... with non stop gamelan accompaniment, the same hypnotic tune over and over, for hours... Relatives and bystanders would take up a simple instrument as the orchestra members flagged in the heat

Cremation ceremony: first phase of life as a human, final phase (of reincarnation) is as bamboo. Everything of the deceased was burned, including a little plastic chair and his new thermos flask

Cremation ceremony : coffin was accompanied down to the beach, amongst the boats, and placed beneath a sacred grove. It was insanely hot, and everyone was exhausted from prayers and singing all through the previous day and night

Cremation procession with gamelan. I was fortunate to join a cremation ceremony for 5 hours in Aas, meeting many interesting folks & learning more about Hindu customs.

Good memories: our climbing gang at Crazy Horse, Chiang Mai. Pic courtesy of great Roman Eric Chiri...

The flower industry here is not to adorn a dining room table or woo a love. It all goes to make up the offerings placed at family temples, entrances, on motorbikes...just about anywhere.

Racing home to first pizza in months!

How cool are those ears! Buddhist Lions protecting forest temple

Wandering through magical sacred forest at Dunau Bratan

Returning from morning fishing. Hundreds of black specks on the horizon get larger and more colourful as the sun rises behind mnt Rinjani across the Lombok Strait.

Our little Chariot of Freedom for 8 days. Onno's mastered the art of driving in Bali. Rule no. 1 Always stay cool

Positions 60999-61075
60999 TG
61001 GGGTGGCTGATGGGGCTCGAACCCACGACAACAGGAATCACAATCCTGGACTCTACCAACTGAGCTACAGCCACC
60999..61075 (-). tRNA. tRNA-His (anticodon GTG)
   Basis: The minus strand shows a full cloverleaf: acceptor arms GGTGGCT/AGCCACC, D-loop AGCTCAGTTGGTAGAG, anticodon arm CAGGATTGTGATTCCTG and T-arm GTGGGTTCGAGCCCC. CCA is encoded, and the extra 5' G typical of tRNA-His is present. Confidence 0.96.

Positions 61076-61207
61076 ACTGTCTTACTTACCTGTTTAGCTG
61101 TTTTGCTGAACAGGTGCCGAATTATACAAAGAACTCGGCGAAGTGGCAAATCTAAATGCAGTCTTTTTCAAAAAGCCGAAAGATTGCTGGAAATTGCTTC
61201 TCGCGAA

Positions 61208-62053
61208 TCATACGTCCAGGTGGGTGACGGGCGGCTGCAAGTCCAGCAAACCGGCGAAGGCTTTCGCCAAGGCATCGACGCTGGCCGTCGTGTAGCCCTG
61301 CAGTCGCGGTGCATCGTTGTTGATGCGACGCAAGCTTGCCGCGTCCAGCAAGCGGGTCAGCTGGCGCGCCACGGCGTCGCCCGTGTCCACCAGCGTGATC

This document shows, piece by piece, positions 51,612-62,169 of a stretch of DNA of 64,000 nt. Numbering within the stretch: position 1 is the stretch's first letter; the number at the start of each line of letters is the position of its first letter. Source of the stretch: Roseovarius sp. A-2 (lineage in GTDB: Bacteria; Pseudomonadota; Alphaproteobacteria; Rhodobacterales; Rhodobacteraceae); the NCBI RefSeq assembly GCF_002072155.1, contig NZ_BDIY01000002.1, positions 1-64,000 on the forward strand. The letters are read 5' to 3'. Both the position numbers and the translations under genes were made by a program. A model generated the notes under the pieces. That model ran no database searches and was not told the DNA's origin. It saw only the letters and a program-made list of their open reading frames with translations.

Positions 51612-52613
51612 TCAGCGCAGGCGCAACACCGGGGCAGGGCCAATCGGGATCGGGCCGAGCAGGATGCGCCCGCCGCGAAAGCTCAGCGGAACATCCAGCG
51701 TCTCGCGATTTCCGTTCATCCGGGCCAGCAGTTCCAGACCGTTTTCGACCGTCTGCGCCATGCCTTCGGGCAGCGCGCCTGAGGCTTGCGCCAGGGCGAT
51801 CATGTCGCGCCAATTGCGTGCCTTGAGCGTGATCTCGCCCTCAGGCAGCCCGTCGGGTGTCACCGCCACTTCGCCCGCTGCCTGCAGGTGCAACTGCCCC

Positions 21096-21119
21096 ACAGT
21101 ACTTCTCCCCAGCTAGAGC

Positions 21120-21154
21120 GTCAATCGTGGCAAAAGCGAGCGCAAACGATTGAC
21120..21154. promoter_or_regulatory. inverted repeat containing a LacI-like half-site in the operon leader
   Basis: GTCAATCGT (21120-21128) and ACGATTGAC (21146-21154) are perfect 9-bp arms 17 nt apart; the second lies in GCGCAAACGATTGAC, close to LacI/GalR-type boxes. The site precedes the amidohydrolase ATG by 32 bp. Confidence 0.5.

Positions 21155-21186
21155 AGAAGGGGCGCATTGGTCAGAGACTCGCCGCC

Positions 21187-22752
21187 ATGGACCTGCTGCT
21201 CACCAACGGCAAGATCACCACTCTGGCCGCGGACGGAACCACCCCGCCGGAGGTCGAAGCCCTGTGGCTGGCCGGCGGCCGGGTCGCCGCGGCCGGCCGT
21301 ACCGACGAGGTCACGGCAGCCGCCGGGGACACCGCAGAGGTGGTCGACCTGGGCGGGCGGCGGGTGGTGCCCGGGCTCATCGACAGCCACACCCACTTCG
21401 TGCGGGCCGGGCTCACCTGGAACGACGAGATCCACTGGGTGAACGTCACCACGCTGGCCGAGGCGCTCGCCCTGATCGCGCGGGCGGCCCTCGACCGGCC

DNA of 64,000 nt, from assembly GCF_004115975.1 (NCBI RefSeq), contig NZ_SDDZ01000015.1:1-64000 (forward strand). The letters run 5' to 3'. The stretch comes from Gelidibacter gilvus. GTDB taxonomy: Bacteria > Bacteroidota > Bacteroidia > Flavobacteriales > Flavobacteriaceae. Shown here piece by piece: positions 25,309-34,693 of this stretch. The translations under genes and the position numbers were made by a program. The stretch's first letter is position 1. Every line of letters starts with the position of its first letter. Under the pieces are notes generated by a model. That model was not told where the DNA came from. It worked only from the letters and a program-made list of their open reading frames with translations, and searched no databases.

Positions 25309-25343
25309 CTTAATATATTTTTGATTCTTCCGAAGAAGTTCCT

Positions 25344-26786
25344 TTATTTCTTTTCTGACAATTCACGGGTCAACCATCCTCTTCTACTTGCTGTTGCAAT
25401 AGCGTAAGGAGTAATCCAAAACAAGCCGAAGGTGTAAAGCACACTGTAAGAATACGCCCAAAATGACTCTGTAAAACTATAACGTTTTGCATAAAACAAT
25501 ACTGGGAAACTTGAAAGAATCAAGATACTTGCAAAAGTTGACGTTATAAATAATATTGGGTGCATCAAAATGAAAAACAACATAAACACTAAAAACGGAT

Friday, September 9, 2011

Gunung Kawi, surrounded by some of the most beautiful countryside in Bali, which is a pretty place to start with

Walkway down into Gn Kawi

East coast beaches - parking space for your boat is at a premium! Some beaches are double and even triple parked, jam packed side by side. Each boat has its allocated space and unique sail...

Fishing fleet would leave the rock strewn beach we lived on, noisely, at 4 every morning to chase after tuna, mackerel and mahi-mahi

Bali east coast -dry, and poor. Fishing economy. People here are very lovely.

Nemo SomaliFish on the east coast, all washed up. Is it a sign, we wonder?

All at work preparing for upcoming ceremony at Gn Kawi

Impressive 11th C candis at Gunung Kawi - carved out in four sections within the sides of a river gorge, surrounded by beautiful terraces

Beautiful temple grounds at Goa Gaja, complete with ancient baths unearthed not so long ago, and waterfalls tumbling over shattered edifices of ancient temples ... all fall down, eventually, as Ozymandias should have known

Beautiful 700 yo carvings -by thumbnail, supposedly, can you believe it- at Yeh Pulu, also near Ubud

Goa Gaja- Elephant Cave Temple. Into the demon's mouth...

Thursday, September 1, 2011

... while warded by Ganesha

Yoga at the YogaBarn. Sweat! And bliss..

... with final product, a front door and architrave; scenes from the great Sanskrit epic, the Ramayana

Apprentice carver at work...

Still Life of Gamelan and Dog

Hanuman, Ubud, rising over a small, eponomously named, shop. No expense spared for fine statues and sculpture in Bali!

Rice paddies in front of our rooms. A peaceful oasis amid the bustle of Ubud, which can get pretty busy.

Barong, resembling a cross between a giant gold-plated yak, or yorkie, and an enraged jaw-snapping jabberwocky. Barong is slow to anger, but impressively tramples The Dead, Hanuman, and various other nefarious types, aided by bulging eyes and a serious overbite.

Barong and Legong dance- a riot of colour, haunting Gamelan accompaniment

Afternoon kite flying. At times we can see hundreds in the sky- kite flying is fun but also a way of speaking to the Gods.

Weeding in the paddies, lands to the north of Ubud are one series after another of stepped terraces. Beautiful!